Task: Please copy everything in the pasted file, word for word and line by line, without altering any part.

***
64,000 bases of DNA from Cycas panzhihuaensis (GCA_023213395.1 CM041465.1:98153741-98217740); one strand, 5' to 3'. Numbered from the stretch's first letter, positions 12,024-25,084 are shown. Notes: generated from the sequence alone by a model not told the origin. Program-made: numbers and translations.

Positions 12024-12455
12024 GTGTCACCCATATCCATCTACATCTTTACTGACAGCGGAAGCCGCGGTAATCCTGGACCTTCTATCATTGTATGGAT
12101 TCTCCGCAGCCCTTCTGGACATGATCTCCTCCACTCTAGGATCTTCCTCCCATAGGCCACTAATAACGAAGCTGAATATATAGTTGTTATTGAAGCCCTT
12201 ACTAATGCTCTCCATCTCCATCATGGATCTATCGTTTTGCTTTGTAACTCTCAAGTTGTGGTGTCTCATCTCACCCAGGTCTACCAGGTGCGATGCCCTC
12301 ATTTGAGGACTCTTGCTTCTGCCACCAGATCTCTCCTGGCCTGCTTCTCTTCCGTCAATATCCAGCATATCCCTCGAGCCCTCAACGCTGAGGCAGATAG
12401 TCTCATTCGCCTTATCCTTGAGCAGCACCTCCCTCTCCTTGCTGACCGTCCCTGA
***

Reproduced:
64,000 bases of DNA from Cycas panzhihuaensis (GCA_023213395.1 CM041465.1:98153741-98217740); one strand, 5' to 3'. Numbered from the stretch's first letter, positions 12,024-25,084 are shown. Notes: generated from the sequence alone by a model not told the origin. Program-made: numbers and translations.

Positions 12024-12455
12024 GTGTCACCCATATCCATCTACATCTTTACTGACAGCGGAAGCCGCGGTAATCCTGGACCTTCTATCATTGTATGGAT
12101 TCTCCGCAGCCCTTCTGGACATGATCTCCTCCACTCTAGGATCTTCCTCCCATAGGCCACTAATAACGAAGCTGAATATATAGTTGTTATTGAAGCCCTT
12201 ACTAATGCTCTCCATCTCCATCATGGATCTATCGTTTTGCTTTGTAACTCTCAAGTTGTGGTGTCTCATCTCACCCAGGTCTACCAGGTGCGATGCCCTC
12301 ATTTGAGGACTCTTGCTTCTGCCACCAGATCTCTCCTGGCCTGCTTCTCTTCCGTCAATATCCAGCATATCCCTCGAGCCCTCAACGCTGAGGCAGATAG
12401 TCTCATTCGCCTTATCCTTGAGCAGCACCTCCCTCTCCTTGCTGACCGTCCCTGA